Wrong size on the 3D modell

Hi,

I have a CT on a dog that I doing a 3D modell from:
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And this is the result

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But the Word from the veterinary experts in that this wrong, the femur bone should be bigger. So the dimensions on the bone is not correct. We print this modell out and it does not look like reality, it needs to be perfect. Can it have with the position the dog have when the CT is taken? or can we trust the program to 100%?

Thanks in advice!
/Carolina

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Dear Caroline,

the size and proportion of the femur looks normal to me as a person who assembled over 200 pieces of dog skeletons. Some dogs (especialy mongrel dogs) can have interesting sizes according their bones.
Of course it is only my suggestion, not a software specific answer:)

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Slicer reconstructs models from volumes very robustly and accurately. DICOM image import is the only part of the workflow that might go wrong in case the scanner saves images that are not fully compliant to the DICOM standard.

  • What CT scanner brand/model do you use?
  • What image resolution and slice spacing was set in the scanner?
  • What image spacing values do you see in Volumes module / Volume Information / Image Spacing?
  • Did you use DICOM module to load the image? Did you get any warning when you loaded the image?
  • What Slicer version did you use?
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Thanks for your answer, I do this for a costumer and only geat the CT link by email. But I can check this up, but not any no warning when I load the image. yes I use the DICOM module to load the image.
Slicer 4.9.0.
Image spacing:
image

Thanks! //Carolina

You can find CT scanner manufacturer/model in DICOM fields: in DICOM module, select your image series and click Metadata button (look for Manufacturer and ManufacturerModelName fields). It is important to know this because clinical scanners implement DICOM standard correctly, but many microCTs, industrial, or pre-clinical devices have faulty implementation.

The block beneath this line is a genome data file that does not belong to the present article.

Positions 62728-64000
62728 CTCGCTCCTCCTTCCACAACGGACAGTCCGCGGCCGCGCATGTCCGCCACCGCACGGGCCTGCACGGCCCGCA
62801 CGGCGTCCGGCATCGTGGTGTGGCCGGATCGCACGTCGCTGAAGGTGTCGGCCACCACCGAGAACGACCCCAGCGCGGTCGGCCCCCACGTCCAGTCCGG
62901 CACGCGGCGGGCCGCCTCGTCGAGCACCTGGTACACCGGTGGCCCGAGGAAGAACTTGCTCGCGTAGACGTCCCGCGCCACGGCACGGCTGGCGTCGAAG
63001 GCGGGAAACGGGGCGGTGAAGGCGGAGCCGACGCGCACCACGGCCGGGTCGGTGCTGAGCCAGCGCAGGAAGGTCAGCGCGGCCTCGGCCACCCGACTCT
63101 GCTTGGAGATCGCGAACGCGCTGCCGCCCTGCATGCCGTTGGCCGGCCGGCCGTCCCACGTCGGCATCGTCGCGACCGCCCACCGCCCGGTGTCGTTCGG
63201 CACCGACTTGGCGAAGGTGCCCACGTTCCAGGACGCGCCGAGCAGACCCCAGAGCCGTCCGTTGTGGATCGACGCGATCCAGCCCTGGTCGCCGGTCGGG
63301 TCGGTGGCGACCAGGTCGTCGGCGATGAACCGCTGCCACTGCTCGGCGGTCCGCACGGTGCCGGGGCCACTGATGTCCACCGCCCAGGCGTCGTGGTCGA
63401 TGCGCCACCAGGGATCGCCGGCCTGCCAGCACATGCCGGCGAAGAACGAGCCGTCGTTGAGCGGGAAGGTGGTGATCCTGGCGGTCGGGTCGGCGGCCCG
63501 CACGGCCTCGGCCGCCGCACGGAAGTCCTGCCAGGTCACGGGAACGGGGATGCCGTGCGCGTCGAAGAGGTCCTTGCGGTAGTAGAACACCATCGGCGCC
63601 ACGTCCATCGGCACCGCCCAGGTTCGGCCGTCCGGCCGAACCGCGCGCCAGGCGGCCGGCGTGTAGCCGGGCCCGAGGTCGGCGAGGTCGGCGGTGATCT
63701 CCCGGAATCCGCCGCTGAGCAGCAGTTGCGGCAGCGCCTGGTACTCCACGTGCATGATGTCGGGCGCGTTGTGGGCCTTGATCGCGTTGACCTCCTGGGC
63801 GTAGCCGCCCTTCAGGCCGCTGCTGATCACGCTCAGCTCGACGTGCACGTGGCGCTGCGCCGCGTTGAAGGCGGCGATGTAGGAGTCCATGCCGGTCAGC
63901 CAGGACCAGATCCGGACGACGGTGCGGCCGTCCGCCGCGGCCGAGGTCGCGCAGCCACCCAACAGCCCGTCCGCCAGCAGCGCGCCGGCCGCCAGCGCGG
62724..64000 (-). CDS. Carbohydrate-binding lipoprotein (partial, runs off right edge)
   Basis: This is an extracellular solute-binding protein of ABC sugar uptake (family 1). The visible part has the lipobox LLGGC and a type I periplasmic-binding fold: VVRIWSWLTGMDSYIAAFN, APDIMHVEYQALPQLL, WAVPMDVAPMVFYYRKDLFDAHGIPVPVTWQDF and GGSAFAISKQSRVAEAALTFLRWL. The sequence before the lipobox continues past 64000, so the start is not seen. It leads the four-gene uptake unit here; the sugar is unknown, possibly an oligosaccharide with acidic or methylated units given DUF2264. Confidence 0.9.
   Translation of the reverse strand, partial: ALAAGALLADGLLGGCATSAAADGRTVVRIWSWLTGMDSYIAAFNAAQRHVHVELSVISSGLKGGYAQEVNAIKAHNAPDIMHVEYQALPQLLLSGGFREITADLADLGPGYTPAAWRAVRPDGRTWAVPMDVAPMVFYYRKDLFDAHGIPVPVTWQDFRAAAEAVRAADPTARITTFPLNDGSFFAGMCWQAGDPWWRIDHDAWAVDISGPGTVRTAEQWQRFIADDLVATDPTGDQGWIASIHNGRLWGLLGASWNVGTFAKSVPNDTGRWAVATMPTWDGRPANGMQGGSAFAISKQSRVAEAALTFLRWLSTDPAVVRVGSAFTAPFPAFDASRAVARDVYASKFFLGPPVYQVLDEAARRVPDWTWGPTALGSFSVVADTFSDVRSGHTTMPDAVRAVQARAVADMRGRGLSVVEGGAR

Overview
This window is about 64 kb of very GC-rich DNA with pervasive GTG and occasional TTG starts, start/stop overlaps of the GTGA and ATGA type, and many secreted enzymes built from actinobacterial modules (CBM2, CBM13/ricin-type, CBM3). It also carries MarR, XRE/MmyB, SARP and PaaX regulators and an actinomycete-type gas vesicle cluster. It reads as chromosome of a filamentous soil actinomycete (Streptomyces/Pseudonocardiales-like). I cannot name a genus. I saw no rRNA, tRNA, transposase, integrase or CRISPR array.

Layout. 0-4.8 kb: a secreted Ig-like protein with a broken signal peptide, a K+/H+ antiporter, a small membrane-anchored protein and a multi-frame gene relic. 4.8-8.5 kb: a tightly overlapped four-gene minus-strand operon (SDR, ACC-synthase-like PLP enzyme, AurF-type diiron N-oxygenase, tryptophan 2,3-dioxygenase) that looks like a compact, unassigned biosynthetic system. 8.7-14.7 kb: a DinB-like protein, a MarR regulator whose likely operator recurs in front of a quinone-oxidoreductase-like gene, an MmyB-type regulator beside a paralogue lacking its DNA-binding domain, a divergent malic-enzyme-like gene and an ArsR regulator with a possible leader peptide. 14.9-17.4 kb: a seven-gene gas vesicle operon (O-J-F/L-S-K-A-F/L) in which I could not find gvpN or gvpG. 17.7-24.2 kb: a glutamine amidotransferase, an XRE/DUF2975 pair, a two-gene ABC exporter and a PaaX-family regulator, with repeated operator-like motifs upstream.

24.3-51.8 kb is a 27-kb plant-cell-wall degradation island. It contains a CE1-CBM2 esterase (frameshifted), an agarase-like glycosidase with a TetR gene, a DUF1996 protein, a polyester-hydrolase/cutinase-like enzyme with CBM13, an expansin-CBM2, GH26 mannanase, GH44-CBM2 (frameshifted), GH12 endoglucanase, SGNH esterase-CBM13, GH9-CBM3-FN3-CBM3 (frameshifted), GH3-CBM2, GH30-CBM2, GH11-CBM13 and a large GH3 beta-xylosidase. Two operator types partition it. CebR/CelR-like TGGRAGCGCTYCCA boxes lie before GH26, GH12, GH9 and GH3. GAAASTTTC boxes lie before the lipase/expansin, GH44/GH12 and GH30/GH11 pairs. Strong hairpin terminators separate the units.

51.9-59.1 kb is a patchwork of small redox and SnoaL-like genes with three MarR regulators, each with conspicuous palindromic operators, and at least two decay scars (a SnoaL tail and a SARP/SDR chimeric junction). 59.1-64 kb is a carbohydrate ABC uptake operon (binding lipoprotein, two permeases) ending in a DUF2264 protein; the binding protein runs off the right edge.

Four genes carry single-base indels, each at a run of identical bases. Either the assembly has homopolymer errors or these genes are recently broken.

Please use at least Slicer-4.10.0.

2 Likes

Hi Ors Petnehazy!

Thanks for your answer!
Your comment meaning a lot! That is my opinion to, I have not seen this dog but on the CT it looks just like a typ of mongrel dog.

I will have a discussion with the veterinarian agen. It’s hard at first to get them to trust in the 3D-printing technology.

Thanks again! //Carolina

When you are developing a new workflow, with new devices, data formats, processing steps, etc. it is always advisable to use test data sets for that ground truth is available. For your case, you could start with scanning a rigid object, such as a bone phantom (or just any object that you can measure and compare to the final 3D-printed object).

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Hi Andras,

Thanks for your valuable information. This was a philips brillinace 16, how do I now If this CT have a fault in the implemantation? Or which CT-Scans how has that problem?

Thanks! Amazing, I will Think about that!

Philips Brilliance 16 is a widely used clinical scanner. Such systems export DICOM images correctly.

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Dear Carolina,

Sometimes we have struggles with our models as well, especially with this:)kutyacsont_es_%C3%A9rhal%C3%B3zat_02

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I would take a guess and say that your dicom z spacing is incorrect giving you a very elongated view of the hindlimb. I second @lassoan suggestion validating your input pipeline.

@Carolina3D you could also upload the data set to dropbox/onedrive and post the link so that we can check if there is anything suspicious there.

If that’s not possible then send us slice position/orientation data as described here: Problem with sagittal and coronal view from CCTA DICOM files

Is the data set consists of hundreds of files or just a couple of files?

Amazing job, impressing!

The link google drive:

The data set consists in 100 of files.

Thanks for your time and Amazing help!

Thank you for sending the slice positions. It shows that slice spacing is indeed 1.0mm, which is correct. Number of images is 359, which is also correct. So, it seems that the geometry should be good.

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Thanks for your expertise!